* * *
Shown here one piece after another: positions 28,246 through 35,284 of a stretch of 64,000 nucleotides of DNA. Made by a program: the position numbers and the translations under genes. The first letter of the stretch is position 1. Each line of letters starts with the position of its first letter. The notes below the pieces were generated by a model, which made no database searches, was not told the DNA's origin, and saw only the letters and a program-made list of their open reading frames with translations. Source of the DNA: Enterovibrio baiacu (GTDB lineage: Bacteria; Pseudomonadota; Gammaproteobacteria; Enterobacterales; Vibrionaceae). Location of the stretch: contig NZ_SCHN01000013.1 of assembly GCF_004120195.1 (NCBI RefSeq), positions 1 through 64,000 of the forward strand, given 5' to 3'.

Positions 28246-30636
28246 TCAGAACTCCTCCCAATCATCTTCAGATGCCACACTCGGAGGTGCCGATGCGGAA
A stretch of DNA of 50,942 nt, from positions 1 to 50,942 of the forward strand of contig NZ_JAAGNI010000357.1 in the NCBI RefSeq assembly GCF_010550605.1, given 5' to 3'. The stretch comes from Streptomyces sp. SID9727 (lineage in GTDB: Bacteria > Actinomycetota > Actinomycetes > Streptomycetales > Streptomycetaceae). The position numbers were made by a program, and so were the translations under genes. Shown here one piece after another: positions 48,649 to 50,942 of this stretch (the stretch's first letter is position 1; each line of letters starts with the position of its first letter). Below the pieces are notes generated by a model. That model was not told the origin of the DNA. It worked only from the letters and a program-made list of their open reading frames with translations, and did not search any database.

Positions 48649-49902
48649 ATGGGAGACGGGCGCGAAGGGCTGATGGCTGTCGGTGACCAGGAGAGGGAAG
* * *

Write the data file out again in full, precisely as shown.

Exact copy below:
Shown here one piece after another: positions 28,246 through 35,284 of a stretch of 64,000 nucleotides of DNA. Made by a program: the position numbers and the translations under genes. The first letter of the stretch is position 1. Each line of letters starts with the position of its first letter. The notes below the pieces were generated by a model, which made no database searches, was not told the DNA's origin, and saw only the letters and a program-made list of their open reading frames with translations. Source of the DNA: Enterovibrio baiacu (GTDB lineage: Bacteria; Pseudomonadota; Gammaproteobacteria; Enterobacterales; Vibrionaceae). Location of the stretch: contig NZ_SCHN01000013.1 of assembly GCF_004120195.1 (NCBI RefSeq), positions 1 through 64,000 of the forward strand, given 5' to 3'.

Positions 28246-30636
28246 TCAGAACTCCTCCCAATCATCTTCAGATGCCACACTCGGAGGTGCCGATGCGGAA
A stretch of DNA of 50,942 nt, from positions 1 to 50,942 of the forward strand of contig NZ_JAAGNI010000357.1 in the NCBI RefSeq assembly GCF_010550605.1, given 5' to 3'. The stretch comes from Streptomyces sp. SID9727 (lineage in GTDB: Bacteria > Actinomycetota > Actinomycetes > Streptomycetales > Streptomycetaceae). The position numbers were made by a program, and so were the translations under genes. Shown here one piece after another: positions 48,649 to 50,942 of this stretch (the stretch's first letter is position 1; each line of letters starts with the position of its first letter). Below the pieces are notes generated by a model. That model was not told the origin of the DNA. It worked only from the letters and a program-made list of their open reading frames with translations, and did not search any database.

Positions 48649-49902
48649 ATGGGAGACGGGCGCGAAGGGCTGATGGCTGTCGGTGACCAGGAGAGGGAAG